I’ve never been a fan of disciplinary action processes. You know, the process a manager or supervisor is supposed to go through with an employee who is doing something they shouldn’t or not doing something they should. It’s not that I don’t believe performance problems should be addressed; it’s just that I believe the point is not to discipline the person. You know, like giving your 3-year old a “timeout” because they won’t pick up their toys. Or grounding your teenager for a month because they stayed out past curfew.
One of my responsibilities is to work with team members to ensure they understand what’s expected of them and that they are clear on their objectives. It’s also important that leadership is clear on acceptable behavior, and of course, unacceptable behavior. A good Staff Policy Manual is a must in helping to get this accomplished.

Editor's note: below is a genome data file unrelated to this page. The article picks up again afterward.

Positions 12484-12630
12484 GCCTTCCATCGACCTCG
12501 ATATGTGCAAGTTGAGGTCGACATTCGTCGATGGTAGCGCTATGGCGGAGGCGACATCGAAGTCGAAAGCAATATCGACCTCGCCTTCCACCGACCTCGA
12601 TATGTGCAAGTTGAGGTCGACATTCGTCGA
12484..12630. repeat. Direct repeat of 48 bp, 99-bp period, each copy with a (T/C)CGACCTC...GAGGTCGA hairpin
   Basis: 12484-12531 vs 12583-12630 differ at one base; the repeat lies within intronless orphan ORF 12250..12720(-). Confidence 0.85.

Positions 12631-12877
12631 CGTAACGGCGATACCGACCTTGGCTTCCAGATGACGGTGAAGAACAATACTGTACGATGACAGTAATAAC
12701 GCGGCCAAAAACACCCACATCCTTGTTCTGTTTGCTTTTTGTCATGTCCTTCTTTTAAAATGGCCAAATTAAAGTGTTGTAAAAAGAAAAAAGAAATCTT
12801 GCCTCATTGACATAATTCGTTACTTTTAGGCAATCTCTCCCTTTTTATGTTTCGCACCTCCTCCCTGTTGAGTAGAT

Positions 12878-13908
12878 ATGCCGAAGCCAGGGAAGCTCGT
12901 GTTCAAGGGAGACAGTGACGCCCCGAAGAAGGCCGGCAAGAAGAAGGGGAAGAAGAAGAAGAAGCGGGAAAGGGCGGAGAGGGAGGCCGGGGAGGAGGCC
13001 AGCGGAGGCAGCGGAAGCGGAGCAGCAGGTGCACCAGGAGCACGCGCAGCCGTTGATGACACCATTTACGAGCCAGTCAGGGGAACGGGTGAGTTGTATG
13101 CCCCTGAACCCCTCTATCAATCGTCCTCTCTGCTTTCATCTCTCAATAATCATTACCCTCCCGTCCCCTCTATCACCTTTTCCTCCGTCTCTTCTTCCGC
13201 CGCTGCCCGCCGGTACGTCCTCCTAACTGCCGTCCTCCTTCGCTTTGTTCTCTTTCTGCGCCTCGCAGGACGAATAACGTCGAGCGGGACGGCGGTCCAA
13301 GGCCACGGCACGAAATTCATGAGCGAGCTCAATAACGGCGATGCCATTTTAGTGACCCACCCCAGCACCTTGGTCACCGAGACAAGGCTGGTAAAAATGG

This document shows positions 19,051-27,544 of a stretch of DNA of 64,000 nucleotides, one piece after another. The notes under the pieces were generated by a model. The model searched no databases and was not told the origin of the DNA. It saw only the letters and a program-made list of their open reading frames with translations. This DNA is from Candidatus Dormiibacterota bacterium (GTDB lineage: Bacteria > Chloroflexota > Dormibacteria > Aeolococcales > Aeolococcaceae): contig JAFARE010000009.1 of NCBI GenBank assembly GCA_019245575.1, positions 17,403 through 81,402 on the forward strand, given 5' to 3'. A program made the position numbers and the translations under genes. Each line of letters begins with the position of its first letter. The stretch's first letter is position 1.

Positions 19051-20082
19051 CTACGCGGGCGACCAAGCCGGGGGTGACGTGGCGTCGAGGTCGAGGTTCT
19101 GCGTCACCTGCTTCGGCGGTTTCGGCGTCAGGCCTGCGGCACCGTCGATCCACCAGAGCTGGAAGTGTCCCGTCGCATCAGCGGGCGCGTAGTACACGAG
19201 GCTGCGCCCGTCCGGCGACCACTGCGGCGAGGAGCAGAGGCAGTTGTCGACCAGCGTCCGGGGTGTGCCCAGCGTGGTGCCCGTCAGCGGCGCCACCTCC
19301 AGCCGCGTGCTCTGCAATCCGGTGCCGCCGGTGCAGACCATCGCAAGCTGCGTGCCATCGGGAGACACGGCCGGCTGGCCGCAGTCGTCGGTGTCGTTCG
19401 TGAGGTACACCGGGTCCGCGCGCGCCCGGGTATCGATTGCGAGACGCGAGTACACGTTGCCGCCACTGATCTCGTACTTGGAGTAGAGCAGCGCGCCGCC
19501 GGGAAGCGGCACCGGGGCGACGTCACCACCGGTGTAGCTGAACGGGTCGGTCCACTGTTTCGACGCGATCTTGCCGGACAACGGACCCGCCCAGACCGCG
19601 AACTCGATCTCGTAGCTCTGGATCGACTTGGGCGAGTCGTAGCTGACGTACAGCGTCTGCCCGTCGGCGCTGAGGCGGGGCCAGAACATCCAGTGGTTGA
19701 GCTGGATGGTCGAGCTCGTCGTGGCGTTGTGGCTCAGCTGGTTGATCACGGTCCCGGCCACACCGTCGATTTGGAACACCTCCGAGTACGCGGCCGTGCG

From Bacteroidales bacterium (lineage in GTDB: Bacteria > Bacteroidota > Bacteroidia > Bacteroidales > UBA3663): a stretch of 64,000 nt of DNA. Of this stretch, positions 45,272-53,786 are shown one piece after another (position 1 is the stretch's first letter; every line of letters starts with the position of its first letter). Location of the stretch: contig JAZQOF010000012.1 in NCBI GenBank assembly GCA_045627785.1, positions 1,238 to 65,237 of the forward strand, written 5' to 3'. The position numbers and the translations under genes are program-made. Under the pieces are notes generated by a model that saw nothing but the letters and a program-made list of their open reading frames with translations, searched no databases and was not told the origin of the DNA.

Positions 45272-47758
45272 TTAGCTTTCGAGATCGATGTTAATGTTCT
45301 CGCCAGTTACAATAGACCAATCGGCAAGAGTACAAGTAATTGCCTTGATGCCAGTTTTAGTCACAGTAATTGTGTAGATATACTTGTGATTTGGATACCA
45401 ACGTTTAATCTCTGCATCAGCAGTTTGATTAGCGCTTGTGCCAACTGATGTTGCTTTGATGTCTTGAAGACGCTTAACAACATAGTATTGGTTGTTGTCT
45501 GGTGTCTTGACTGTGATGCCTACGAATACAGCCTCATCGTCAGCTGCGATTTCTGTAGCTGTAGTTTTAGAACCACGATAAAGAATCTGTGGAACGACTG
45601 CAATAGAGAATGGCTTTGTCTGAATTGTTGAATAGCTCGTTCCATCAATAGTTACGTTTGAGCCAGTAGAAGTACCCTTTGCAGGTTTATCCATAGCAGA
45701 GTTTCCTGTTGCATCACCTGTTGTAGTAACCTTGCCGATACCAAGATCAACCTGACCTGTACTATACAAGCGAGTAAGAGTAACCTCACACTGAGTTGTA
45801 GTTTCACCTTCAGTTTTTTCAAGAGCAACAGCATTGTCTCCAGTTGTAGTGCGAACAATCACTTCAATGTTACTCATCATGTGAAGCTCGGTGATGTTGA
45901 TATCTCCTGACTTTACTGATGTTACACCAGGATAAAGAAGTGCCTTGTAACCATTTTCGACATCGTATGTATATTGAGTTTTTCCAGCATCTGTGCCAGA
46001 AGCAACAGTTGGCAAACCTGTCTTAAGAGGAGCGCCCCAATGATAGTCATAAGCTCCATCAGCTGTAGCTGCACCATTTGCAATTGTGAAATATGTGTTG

So, when a staff member’s behavior becomes problematic, it is the leader’s responsibility to point it out. If the behavior continues to be a problem, the leader has to take action eventually. But the “action” should not be in the spirit of “discipline,” it should be in the spirit of “correction.” Hence the topic of this post. The objective of any “corrective action” process is to help a staff member understand that behavior has to change and help them make the change, with the point being to correct the issue and move on. As leaders, we’re not trying to “run the staff member off” we’re trying to keep them on the team and help them succeed.
Therefore, the documented process (a subject for a future post) is called “Corrective Action.” It has specific steps that include meeting with the staff member periodically to discuss their performance and how it is improving or not. In many cases, certain consequences might need to be put into place to help them improve, but the objective is improvement, not discipline.
Correction versus discipline? Perhaps a subtle distinction but an essential one. It’s important to communicate the spirit of the action taken to the staff member, and the name of the process is an important part of doing that.
In my experience, Disciplinary Action processes by far outnumber Corrective Action processes.